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Species Description


Cambarus (Hiaticambarus) manningi


Phylum: Arthropoda
Subphylum: Crustacea
Class: Malacostraca
Order: Decapoda
Family: Cambaridae


The carapace of Cambarus manningi is dark brown to dark olive in appearance. The abdomen is blue-black and the rear portion of each segment is decorated with a narrow red band. The multicolored tail has a sky blue band across the middle portion, a pale orange rear section and orange to red edges. The chelae (claws) have a distinctive tuft of hair between the "fingers" of each claw. The rostrum is strongly pointed and lacks marginal spines and tubercles (small bumps). The edges of its unique rostrum are bright orange to red in color. The carapace of C. manningi is usually 16-30 mm (0.6-1.2 in) in length.

Life Cycle

There have been relatively few life history studies conducted on crayfish. The available life history data for Cambarus manningi is limited to the form or condition of specimens collected during certain times of the year. First-form (sexually mature) males have been collected during May, September and October. A female carrying young has been collected during May. The life cycle of this species is presumed to be fairly similar to the generalized crayfish life history described below. Based upon the condition of specimens collected during different times of the year, C. manningi copulation is believed to occur between September and May. Copulation involves a sexually mature male crayfish grabbing a female and depositing sperm packages (spermatophores) into the seminal receptacle on the abdomen of a receptive female crayfish. During the appropriate time(s) of year, females secrete a sticky substance on the underside of their abdomen and pleopods in order to attach their eggs. The eggs and sperm (from the seminal receptacle) are then released upon the sticky surface and fertilization occurs. A female carrying eggs on her abdomen and legs is said to be "in berry." Embryos develop and hatch on the underside of females in 2-20 weeks, likely depending upon species and temperature. The immature hatchlings molt (shed their exoskeleton to allow growth) and remain attached to their mother. These first-stage immature crayfish look fairly similar to typical crayfish, but have disproportionately large heads and eyes. Another molting takes place in about 1-2 weeks. These second-stage immature crayfish look even more like adult crayfish. Second-stage or third-stage immature crayfish leave their mother's surface and become independent. These young crayfish continue molting and growing and are usually sexually mature by their second or third autumn. Many adult crayfish die within 3 years of hatching.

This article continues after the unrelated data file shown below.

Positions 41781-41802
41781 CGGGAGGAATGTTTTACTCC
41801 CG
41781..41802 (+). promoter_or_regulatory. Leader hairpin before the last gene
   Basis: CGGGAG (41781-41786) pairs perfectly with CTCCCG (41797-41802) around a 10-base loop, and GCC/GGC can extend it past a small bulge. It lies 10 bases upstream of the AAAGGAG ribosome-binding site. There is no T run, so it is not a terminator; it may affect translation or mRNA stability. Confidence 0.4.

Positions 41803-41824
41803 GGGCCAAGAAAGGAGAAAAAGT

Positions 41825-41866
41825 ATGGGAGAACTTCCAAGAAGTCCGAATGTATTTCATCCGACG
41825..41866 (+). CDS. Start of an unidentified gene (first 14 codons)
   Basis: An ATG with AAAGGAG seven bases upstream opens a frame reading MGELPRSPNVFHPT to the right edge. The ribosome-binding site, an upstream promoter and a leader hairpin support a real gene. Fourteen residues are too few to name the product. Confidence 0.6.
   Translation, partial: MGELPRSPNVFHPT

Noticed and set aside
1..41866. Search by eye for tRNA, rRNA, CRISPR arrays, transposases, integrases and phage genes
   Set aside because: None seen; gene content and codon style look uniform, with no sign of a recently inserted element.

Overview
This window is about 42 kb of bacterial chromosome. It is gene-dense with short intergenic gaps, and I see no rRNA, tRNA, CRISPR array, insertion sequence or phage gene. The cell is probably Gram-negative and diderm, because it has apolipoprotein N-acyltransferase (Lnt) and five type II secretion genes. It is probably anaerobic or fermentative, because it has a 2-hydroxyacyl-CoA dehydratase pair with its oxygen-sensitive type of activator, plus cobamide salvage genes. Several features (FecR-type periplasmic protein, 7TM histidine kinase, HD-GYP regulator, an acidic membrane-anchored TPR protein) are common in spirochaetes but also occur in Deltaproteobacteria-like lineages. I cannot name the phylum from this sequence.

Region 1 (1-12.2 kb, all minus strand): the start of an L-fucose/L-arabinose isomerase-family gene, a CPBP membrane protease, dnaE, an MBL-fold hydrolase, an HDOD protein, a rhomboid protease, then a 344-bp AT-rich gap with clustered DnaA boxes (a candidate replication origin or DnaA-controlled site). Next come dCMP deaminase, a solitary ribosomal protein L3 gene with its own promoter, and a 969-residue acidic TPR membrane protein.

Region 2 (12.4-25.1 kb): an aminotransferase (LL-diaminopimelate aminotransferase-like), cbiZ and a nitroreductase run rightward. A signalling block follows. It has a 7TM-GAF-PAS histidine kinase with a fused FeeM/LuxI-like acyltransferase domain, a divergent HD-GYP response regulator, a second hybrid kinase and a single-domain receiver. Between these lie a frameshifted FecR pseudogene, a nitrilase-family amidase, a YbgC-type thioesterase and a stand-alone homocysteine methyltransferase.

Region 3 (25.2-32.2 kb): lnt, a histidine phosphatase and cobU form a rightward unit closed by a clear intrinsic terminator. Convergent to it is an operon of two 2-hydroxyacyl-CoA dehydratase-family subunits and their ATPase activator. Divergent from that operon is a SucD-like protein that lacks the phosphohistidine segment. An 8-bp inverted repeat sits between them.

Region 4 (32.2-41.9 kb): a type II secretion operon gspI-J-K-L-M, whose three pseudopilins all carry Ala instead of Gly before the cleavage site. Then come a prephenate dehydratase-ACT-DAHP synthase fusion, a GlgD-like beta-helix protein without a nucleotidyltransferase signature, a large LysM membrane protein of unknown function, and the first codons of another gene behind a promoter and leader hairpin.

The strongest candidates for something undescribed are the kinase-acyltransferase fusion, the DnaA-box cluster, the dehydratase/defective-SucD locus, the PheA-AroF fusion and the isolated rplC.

Natural History

Adult C. manningi crayfish often hide under rocks in clear streams. This species appears to prefer choppy and moderate to swift-flowing streams. From dusk until dawn, or on very cloudy days, crayfish come out of hiding and search for food in streams. Crayfish are usually omnivorous scavengers, feeding upon whatever is available. Crayfish eat aquatic vegetation, detritus, small fish, aquatic insects and snails. They use their chelae (claws) on their first 3 legs to grab, crush and tear their food. This food is further cut by a number of specialized mouthparts. The main predators of crayfish are fish, frogs, turtles, wading birds, raccoons and humans. Crayfish usually walk slowly across the bottom of their stream habitat using their last 4 walking legs (periopods). When frightened or in danger, however, they quickly escape by "darting" backwards. Crayfish are sometimes found with extensive scaring on their chelae or missing appendages. This occurs while escaping predators or fighting with other crayfish. Male crayfish are especially aggressive with one another and their claw-to-claw combat can be quite intense.


This species is found in streams in portions of the Coosa River Basin in northwestern Georgia , southeastern Tennessee and northeastern Alabama . Within Georgia , this species is found within Chattooga, Floyd and Whitfield counties.

Conservation Status

C. manningi is listed as rare in Georgia . It has a limited range within the state and is threatened by pollution and habitat destruction.

Similar Species

C. manningi is usually distinguished from other crayfish by the beautiful coloration of its tail and abdomen.